Bullying on College Campuses
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Politics and Activism

Bullying on College Campuses

Bullies aren't just foes from middle school

Bullying on College Campuses

The stereotypical images of bullying don’t often depict scenes in college. Usually, it’s a mean kid picking on others on the playground or catty girls in high school gossiping and leaving their peers out. Just because the oldest media references that commonly come to mind about bullying are disowning friends for not wearing pink on Wednesdays in high school, does not mean that bullying is a social phenomenon that ends with high school. In fact, bullying can be even more prevalent, and even more hurtful, in college.

College is amazing. For many people, it is one of the most fun periods of their lives. But college is also stressful. Along with all the new and wonderful times, come a lot of responsibility, work, and stress. These stresses pile up, producing a high-stress environment that can result in outbursts of negative emotions and increased sensitivity. In fact, a 2011 study from the University of Indiana showed that 42% of students said they had witnessed some form of bullying between peers. It is especially prominent in their first year of college or in the Greek system.

The Greek system especially seems to be a breeding ground for bullying. There is the obvious and frankly disturbing ritual of hazing which is the first to come to mind. Some of the ‘lightest’ forms of hazing I have heard of from friends in various fraternities and sororities are mandatory workout hours, forcing pledges to drink until they puke, and giving them degrading nicknames that they are referred to until they ‘earn’ their given names. Yet, bullying in Greek life happens beyond hazing, too. Catty, rude, or unnecessary comments can easily escalate when living with dozens of peers. Fraternity or sorority members in positions of power especially have been reported of crossing the line from minor authority figure among peers to bully. Overuse of power can easily cross the line into bullying. Positions of all types from the most innocuously titled Standards to Pledge Master can be guilty. As amusing as Michael Shannon makes the “insane delta gamma sorority” video, the fact that a girl wrote this to her friends and fellow sorority members is extremely disturbing.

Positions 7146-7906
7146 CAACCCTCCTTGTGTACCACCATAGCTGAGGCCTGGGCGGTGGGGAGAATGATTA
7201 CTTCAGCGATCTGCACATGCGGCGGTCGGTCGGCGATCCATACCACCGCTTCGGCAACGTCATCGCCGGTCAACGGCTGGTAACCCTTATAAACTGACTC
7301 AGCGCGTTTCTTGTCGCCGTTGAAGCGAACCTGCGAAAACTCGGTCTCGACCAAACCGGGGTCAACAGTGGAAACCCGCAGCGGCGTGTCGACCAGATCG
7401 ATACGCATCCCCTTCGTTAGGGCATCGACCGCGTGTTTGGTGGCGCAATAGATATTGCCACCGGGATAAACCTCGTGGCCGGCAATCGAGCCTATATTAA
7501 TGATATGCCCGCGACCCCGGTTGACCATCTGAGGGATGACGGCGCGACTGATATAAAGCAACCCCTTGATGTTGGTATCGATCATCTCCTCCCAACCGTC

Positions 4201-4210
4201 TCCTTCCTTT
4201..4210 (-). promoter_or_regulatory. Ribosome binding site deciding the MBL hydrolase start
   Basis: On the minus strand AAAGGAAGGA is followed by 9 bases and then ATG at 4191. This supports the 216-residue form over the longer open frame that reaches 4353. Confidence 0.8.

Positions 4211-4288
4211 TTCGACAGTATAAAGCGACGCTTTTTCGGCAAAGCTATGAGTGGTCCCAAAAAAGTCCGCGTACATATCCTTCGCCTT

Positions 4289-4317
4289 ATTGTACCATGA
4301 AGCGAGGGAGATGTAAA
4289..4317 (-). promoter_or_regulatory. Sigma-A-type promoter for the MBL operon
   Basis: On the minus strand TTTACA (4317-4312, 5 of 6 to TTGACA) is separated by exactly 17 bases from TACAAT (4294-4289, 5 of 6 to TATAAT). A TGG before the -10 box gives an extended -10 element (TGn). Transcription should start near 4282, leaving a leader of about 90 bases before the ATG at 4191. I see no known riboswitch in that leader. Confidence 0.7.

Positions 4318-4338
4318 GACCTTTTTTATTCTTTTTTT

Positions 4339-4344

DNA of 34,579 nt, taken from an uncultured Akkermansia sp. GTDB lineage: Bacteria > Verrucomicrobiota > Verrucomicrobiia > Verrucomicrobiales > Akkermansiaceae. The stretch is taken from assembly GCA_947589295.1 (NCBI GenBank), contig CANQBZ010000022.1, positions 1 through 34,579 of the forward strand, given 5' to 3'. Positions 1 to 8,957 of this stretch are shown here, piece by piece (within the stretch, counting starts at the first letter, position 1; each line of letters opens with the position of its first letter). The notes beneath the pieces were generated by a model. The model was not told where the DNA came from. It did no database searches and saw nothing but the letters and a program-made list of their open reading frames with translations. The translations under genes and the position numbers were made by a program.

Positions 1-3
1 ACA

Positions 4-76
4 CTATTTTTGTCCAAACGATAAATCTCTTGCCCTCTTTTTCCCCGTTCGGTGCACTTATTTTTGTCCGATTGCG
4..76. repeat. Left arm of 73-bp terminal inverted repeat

Beyond the blatant signs that we all can recognize as bullying there are the little things like phrases or jokes taken out of context, insensitive comments, and more that still constitute as bullying. As Brian Van Brunt, president of the National Behavioral Intervention Team Association and author of Ending Campus Violence: New Approaches to Prevention said, “it is the impact of your statement, not the intent” that matters.

Bullying is not simply a problem between students, though. Students have also reported being the witness to and bully of professors or other adult figures on campus.

Some psychologists believe that bullying is a reactionary measure, produced from mistreatment or perceived mistreatment towards them by others. It is no doubt that the victims of bullying feel alienation and indignation, but the act of bullying itself could very well be an action stemming from these same feelings. Such negativity creates a vicious cycle. It is therefore pertinent that an atmosphere of acceptance, non-judgment, and forgiveness be implemented at all times when engaging with everyone on campus.

While I didn’t touch very much on bullying because of mental handicaps, race, and religion, there are still numerous accounts of these on college campuses across the nation. Even when we think we might not be offending or bullying anyone because of these things, the smallest actions of phrases can hurt others. In college, our vocabulary tends to take a worse towards the rough and uncouth. Without the presence of disapproving adults and younger siblings, we are free to use more words and phrases that may have been censored before. This can proliferate and we can lose our sensitivity towards the power of words. Yet, words like “retard,” “cunt,” “nigger,” and “faggot” are still just as hurtful and offensive as ever. These are words I hear regularly around campus, and I have to say it is disappointing.

Not only are there people in your personal life that want to help you like your friends and family, but there are organizations dedicated to stopping bullying on a larger scale. Each campus has their own organizations that it sponsors and supports to deal with this issue. There are also larger organizations out their like Mean Stinks and We Stop Hate.




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